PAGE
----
On the stability of the Bayenv method in assessing human SNP-environment associations
1 Department of Biology, Stanford University, Stanford, CA 94305, USA
2 AncestryDNA, 153 Townsend St. Ste. 800, San Francisco, CA 94107, USA
Human Genomics 2014, 8:1 doi:10.1186/1479-7364-8-1Published: 9 January 2014
Phenotypic variation along environmental gradients has been documented among and within many species, and in some cases, genetic variation has been shown to be associated with these gradients. Bayenv is a relatively new method developed to detect patterns of polymorphisms associated with environmental gradients. Using a Bayesian Markov Chain Monte Carlo (MCMC) approach, Bayenv evaluates whether a linear model relating population allele frequencies to environmental variables is more probable than a null model based on observed frequencies of neutral markers. Although this method has been used to detect environmental adaptation in a number of species, including humans, plants, fish, and mosquitoes, stability between independent runs of this MCMC algorithm has not been characterized. In this paper, we explore the variability of results between runs and the factors contributing to it.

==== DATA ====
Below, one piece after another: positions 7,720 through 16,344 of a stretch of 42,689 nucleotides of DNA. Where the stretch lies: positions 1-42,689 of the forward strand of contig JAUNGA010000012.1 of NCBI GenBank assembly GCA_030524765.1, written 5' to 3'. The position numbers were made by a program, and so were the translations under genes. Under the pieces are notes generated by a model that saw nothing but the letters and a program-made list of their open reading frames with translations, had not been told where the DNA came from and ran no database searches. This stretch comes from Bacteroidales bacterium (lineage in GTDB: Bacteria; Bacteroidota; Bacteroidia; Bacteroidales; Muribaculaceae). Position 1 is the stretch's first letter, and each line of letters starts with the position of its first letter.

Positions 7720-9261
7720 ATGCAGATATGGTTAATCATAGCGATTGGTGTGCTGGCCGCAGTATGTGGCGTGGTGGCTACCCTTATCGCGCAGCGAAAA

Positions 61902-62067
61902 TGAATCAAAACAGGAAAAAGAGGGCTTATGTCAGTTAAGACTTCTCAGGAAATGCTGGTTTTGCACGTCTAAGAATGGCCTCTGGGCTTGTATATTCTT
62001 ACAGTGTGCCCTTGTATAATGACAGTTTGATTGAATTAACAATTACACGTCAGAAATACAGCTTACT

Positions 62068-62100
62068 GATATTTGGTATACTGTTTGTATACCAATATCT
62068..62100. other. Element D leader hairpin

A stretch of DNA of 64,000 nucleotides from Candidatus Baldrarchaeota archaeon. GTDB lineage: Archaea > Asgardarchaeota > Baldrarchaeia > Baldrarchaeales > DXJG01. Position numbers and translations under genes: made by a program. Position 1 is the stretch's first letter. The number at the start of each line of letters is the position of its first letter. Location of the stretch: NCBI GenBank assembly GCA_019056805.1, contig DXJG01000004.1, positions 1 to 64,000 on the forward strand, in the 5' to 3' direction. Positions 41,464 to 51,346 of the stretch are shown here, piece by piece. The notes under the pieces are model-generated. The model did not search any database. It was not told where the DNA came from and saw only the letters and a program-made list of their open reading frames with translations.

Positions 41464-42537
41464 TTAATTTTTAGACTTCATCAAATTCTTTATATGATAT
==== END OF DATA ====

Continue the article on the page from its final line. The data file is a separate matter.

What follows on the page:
Independent runs of the Bayenv program were carried out using genome-wide single-nucleotide polymorphism (SNP) data from samples from 60 worldwide human populations following previous applications of the Bayenv method. To assess factors contributing to the method's stability, we used varying numbers of MCMC iterations and also analyzed a second modified data set that excluded two Siberian populations with extreme climate variables. Between any two runs, correlations between Bayes factors and the overlap of SNPs in the empirical p value tails were surprisingly low. Enrichments of genic versus non-genic SNPs in the empirical tails were more robust than the empirical p values; however, the significance of the enrichments for some environmental variables still varied among runs, contradicting previously published conclusions. Runs with a greater number of MCMC iterations slightly reduced run-to-run variability, and excluding the Siberian populations did not have a large effect on the stability of the runs.
Because of high run-to-run variability, we advise against making conclusions about genome-wide patterns of adaptation based on only one run of the Bayenv algorithm and recommend caution in interpreting previous studies that have used only one run. Moving forward, we suggest carrying out multiple independent runs of Bayenv and averaging Bayes factors between runs to produce more stable and reliable results. With these modifications, future discoveries of environmental adaptation within species using the Bayenv method will be more accurate, interpretable, and easily compared between studies.